09 September 2016
INTERRELIGIOUS dialogue is increasingly discussed as a tool not just for understanding between religions, but also as a way to improve community cohesion and increase societal resilience.
While there is evidence that it can be of benefit, there are caveats in implementing it. Despite these concerns it seems an increasing necessity, both in the increasingly multifaith context of the West and in traditionally multifaith societies in Southeast Asia.
Given that a recent PEW Forum report named Singapore as the world’s most religiously diverse country, the need for interreligious dialogue should be clear. There are, however, issues that can be seen as barriers to developing interreligious dialogue. The key ones include levels of religious literacy; a fear and reluctance around dialogue amongst religious groups; and logistics.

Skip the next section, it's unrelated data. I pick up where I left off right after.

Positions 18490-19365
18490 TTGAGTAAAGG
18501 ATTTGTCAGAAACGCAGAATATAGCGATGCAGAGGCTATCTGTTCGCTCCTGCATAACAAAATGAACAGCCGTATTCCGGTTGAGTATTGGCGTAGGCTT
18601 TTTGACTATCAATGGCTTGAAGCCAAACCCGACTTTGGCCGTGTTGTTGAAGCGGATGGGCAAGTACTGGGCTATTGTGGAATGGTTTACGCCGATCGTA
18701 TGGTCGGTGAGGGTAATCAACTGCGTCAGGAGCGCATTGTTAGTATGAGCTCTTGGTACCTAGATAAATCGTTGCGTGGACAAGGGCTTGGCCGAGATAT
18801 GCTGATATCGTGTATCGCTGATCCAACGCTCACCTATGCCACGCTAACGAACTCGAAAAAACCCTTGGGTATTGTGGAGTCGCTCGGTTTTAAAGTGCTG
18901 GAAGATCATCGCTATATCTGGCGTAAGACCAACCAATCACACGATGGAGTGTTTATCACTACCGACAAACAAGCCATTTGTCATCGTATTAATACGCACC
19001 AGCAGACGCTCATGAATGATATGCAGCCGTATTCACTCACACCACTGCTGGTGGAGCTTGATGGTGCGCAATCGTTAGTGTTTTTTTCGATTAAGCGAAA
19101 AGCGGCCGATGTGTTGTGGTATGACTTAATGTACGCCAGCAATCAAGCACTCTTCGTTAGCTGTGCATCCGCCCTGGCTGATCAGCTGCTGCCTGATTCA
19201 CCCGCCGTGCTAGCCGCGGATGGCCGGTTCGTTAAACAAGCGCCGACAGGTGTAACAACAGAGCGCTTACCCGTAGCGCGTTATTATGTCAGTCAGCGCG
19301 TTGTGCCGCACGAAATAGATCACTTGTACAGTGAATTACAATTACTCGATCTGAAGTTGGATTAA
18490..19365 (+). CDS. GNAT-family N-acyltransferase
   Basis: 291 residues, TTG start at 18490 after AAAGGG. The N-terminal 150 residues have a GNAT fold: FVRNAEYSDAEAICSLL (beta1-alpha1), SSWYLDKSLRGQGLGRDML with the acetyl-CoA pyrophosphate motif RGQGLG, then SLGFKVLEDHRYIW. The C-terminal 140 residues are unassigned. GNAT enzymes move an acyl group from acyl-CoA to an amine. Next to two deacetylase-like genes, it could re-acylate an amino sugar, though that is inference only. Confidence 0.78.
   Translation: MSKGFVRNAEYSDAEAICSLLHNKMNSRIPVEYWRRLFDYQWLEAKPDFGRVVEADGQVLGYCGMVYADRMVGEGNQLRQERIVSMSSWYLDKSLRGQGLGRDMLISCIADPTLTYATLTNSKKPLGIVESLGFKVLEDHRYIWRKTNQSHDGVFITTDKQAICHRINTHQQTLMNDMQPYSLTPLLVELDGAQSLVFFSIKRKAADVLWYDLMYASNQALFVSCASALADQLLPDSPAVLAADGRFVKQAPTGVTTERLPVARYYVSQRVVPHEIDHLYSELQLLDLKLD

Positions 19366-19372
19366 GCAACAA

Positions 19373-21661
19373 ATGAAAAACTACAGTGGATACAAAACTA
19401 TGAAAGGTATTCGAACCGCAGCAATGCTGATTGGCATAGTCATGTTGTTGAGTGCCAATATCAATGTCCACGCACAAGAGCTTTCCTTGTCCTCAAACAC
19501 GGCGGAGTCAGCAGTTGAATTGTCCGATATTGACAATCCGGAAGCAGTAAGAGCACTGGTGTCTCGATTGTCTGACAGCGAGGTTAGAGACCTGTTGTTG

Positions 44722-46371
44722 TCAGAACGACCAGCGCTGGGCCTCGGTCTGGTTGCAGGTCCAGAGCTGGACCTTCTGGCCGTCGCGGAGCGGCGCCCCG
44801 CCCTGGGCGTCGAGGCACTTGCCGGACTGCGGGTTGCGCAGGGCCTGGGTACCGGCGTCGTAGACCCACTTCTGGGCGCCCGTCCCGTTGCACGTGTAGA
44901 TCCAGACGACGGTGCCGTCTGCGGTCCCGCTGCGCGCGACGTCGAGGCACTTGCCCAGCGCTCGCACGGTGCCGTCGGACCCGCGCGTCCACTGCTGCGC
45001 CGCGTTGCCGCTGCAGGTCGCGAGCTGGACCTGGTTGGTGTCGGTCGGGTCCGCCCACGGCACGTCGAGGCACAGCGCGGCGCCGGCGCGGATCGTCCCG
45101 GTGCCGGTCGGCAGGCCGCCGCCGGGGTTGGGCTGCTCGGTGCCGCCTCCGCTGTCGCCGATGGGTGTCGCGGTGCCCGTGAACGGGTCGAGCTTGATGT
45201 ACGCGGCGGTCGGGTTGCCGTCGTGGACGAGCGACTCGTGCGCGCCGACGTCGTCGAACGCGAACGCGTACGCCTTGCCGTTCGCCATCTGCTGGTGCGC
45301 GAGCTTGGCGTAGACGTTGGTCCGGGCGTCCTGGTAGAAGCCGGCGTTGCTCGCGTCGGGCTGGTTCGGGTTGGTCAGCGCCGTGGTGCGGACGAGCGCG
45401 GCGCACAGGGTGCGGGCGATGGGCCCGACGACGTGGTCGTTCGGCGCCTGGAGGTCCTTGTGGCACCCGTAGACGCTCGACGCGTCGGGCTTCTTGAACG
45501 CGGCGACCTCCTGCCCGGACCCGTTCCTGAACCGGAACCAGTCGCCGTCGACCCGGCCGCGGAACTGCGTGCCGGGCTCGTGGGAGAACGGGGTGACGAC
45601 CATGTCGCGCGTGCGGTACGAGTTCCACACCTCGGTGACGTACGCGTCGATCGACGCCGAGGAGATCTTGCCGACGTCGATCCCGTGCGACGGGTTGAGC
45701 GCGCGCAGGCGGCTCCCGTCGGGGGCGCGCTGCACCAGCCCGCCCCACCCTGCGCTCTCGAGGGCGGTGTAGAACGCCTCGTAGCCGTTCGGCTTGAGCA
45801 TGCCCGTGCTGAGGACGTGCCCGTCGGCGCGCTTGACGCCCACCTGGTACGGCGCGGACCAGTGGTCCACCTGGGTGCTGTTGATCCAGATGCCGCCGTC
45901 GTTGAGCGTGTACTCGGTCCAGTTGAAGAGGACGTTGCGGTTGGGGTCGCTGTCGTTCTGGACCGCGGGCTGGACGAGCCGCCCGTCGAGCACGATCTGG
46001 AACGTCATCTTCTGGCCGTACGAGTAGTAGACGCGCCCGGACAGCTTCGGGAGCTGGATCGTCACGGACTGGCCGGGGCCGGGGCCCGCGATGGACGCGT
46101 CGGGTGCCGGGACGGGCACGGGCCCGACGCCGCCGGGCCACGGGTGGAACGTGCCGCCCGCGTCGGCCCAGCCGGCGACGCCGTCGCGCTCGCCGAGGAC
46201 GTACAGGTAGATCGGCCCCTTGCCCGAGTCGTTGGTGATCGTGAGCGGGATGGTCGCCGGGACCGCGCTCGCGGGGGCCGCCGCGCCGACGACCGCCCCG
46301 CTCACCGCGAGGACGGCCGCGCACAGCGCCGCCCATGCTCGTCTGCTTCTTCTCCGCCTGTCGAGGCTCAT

… The writer is associate professor in Interreligious Studies, S. Rajaratnam School of International Studies (RSIS), Nanyang Technological University, Singapore.
SRP / Online
Last updated on 13/09/2016